South Perth, Western Australia
October 18, 2011
Western Australian lupin producers have access to a new Middle Eastern market following the inclusion of lupins to Saudi Arabia’s animal feed subsidy list.
The Saudi Government has decreed lupins will now feature on the subsidy list alongside other high protein, energy rich animal feeds.
Department of Agriculture and Food executive director for grains industries Peter Metcalfe said the development had now made lupins a competitive import option for Saudi Arabia.
“Having lupins added to the subsidy list has effectively opened up a new export market for Western Australian lupin producers,” he said. “WA is a major exporter of lupins, accounting for more than 80 per cent of the world’s lupin exports.
“The potential market for lupins in Saudi Arabia is up to 100,000 tonne per annum.”
The development follows a recent visit to Perth by Saudi Acting Deputy Minister for Economic Affairs, Dr Sulaiman M. Al-Turki where he met with CBH Group and State Government representatives.
It also follows ongoing grain trade discussions with the State Government, including a visit by Agriculture and Food Minister Redman to Saudi Arabia in 2009.
The subsidy program was introduced several years ago in line with the Saudi Ministry of Agriculture’s National Animal Feed Strategic Plan, which bases government subsidy levels on a feed ingredient’s nutritional value, mainly energy and protein contents. Under the program, the Saudi Government provide discounts for listed feed imports.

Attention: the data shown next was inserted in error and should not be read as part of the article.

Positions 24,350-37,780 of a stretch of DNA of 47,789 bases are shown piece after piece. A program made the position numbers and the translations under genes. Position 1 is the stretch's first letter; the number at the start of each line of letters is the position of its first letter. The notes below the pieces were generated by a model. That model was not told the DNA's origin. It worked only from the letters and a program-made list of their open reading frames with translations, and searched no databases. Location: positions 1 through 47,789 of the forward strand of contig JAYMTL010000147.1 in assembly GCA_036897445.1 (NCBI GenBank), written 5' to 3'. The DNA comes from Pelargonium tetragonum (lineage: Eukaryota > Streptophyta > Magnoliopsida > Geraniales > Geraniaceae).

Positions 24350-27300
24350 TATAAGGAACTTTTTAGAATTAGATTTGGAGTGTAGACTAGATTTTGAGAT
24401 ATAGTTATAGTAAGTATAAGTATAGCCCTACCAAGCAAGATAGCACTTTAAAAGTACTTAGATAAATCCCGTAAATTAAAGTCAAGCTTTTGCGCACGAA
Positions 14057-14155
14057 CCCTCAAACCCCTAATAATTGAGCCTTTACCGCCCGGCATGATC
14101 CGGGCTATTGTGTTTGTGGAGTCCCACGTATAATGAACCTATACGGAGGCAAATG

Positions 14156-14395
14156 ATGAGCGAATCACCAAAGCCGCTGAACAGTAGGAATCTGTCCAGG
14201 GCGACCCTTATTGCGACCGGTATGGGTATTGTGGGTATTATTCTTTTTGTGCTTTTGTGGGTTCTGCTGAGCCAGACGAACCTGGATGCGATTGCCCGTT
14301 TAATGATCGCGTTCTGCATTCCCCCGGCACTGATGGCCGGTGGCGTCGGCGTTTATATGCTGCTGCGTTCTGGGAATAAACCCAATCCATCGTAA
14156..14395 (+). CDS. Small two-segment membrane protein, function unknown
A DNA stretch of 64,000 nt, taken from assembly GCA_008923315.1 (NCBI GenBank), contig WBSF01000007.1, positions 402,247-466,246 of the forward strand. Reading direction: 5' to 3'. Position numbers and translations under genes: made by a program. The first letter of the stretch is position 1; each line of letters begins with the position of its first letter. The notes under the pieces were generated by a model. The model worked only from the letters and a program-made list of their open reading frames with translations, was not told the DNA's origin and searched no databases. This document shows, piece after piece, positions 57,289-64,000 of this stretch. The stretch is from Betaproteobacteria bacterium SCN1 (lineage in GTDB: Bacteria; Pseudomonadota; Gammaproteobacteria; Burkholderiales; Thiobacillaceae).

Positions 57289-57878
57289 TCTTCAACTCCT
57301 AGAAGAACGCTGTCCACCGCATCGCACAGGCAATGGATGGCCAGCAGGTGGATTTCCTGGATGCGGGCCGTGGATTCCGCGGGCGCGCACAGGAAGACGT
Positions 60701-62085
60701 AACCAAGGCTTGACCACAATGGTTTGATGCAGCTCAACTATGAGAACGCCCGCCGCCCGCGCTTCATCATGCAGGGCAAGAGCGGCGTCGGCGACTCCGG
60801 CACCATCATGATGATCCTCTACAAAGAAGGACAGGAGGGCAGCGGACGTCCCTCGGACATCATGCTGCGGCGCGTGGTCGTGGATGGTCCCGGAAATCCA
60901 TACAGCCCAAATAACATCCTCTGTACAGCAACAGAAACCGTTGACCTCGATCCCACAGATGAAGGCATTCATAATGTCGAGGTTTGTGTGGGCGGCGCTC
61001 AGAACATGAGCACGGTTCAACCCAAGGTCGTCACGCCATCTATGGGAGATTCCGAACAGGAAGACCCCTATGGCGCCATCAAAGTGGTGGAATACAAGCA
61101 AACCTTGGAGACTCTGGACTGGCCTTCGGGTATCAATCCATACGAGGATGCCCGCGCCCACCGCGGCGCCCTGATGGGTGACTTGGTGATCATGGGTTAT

Department director for trade development Simon Johnson said the addition of lupins to the subsidy list was the result of continued work by the WA Government and industry with the Saudi Government and private feed mills.
“In particular, CBH Group and Mr Pankaj Savara at the Western Australian trade office have been critical in these negotiations,” he said.
“The Middle East is becoming an increasingly important trade region for Western Australian grain growers. The department is working with other organisations to continue developing markets in this region.”
Last year, WA sent its first shipment of wheat to Saudi Arabia in more than 20 years, after its sole importer changed its tender specifications to allow WA wheat to be imported into the country.